Background: Patient & Family Advisory Councils (PFACs) are groups of patients and caregivers who share their overall experiences of care and perspectives on specific topics with hospital leaders at regular meetings. PFACs provide a crucial supplemental layer of feedback to hospitals outside of HCAHPS survey data and post-discharge phone calls. Hospital Medicine specific PFACs are less common due to a lack of continuity in acute care settings, the heterogeneity of patient backgrounds on an inpatient medicine service, variability in illness types and severity, and physicians’ lack of familiarity with patient engagement strategies.
Purpose: To create and operationalize a Hospital Medicine specific PFAC using previously researched best practice patient engagement methodologies.
Description: Starting in July 2017 we employed a consultative and collaborative approach to create a Hospital Medicine specific PFAC. To do this, we utilized an iterative process of best practice tools and methodologies for patient engagement we had researched previously (Figure 1). We obtained departmental support for our initiative ($50,000 for 2 years) to fund PFAC leader and administrative time, and operating costs for the group (parking, meals, and meeting supplies).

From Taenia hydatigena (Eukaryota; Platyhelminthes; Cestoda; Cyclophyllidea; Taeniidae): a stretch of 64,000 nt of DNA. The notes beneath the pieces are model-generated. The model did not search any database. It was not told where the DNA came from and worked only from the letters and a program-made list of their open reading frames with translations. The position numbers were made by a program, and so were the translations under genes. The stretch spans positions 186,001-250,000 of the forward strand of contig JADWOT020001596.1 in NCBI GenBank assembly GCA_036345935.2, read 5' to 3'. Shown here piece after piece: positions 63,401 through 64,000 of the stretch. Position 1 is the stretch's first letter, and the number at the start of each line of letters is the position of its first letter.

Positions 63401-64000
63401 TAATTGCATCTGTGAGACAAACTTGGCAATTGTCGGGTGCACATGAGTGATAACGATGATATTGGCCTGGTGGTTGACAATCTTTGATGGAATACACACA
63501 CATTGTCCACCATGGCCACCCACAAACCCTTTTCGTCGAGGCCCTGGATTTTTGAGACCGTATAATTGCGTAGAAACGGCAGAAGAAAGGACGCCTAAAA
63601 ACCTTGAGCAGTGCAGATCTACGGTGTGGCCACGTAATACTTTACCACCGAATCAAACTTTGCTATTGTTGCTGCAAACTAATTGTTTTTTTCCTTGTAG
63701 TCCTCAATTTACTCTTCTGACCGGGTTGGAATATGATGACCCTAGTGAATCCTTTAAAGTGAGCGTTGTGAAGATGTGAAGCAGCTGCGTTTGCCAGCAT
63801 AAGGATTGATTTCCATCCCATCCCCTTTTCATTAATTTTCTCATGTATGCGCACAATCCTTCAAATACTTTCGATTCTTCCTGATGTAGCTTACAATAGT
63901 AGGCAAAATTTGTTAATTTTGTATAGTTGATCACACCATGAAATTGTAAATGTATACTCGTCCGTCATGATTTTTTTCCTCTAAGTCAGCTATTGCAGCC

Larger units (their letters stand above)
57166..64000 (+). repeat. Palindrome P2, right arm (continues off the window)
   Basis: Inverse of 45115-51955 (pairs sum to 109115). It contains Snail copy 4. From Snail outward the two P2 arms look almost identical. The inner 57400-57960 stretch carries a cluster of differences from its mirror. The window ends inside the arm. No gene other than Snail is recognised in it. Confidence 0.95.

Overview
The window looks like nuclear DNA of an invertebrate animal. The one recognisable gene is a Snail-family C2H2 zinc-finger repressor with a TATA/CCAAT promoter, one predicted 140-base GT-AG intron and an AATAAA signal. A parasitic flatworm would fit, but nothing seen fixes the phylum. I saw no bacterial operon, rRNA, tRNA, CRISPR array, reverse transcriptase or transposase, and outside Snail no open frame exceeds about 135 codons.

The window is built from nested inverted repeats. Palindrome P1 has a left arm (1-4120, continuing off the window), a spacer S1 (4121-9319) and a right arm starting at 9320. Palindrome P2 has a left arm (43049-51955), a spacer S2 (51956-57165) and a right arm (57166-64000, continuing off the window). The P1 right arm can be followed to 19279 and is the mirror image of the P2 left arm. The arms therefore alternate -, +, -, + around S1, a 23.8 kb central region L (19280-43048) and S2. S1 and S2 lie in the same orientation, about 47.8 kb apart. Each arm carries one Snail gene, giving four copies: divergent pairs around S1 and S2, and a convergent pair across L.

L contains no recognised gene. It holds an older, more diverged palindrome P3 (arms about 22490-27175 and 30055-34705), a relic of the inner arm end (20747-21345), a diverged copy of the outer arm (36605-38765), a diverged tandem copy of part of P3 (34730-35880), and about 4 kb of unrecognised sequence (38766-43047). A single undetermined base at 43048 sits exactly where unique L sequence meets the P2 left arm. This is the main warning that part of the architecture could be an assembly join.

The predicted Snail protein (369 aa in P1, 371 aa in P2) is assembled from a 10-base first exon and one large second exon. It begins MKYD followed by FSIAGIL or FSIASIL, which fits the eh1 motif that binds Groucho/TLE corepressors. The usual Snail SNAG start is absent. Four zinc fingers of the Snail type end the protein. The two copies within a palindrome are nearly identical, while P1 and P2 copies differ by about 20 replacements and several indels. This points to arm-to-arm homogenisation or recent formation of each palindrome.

Identifying potential PFAC members was challenging and took much longer than anticipated despite multiple methods of outreach to physicians, nurses and social workers. The most successful recruitment strategies were direct visits to hospitalized patients and mailed letters from attending physicians to recently discharged patients. In total, we identified 28 potential PFAC members for screening. The screening process – in-person or telephone interviews – was essential to identify members who were 1) not acutely unwell, 2) able to travel, 3) no longer actively grieving or angry about a negative hospital experience, and 4) able to effectively communicate feedback. The main reasons potential members declined to participate were ongoing illness, limited availability, and recent bereavement.
Our first PFAC meeting occurred September 2018 with 11 members, and focused on creating a mission statement, defining operating “ground rules,” and promoting cohesion between members and leaders through team-building exercises. We have focused subsequent meetings on integrating the PFAC into our Hospital Medicine group, both by ensuring dialogue with senior leaders and by soliciting presentations from hospitalists on clinical, quality improvement, and research projects thought to benefit from direct patient and caregiver feedback.
Conclusions: Given creating a Hospital Medicine specific PFAC presents unique challenges, those looking to replicate this process should possess knowledge of patient engagement best practices and prepare to address difficult barriers.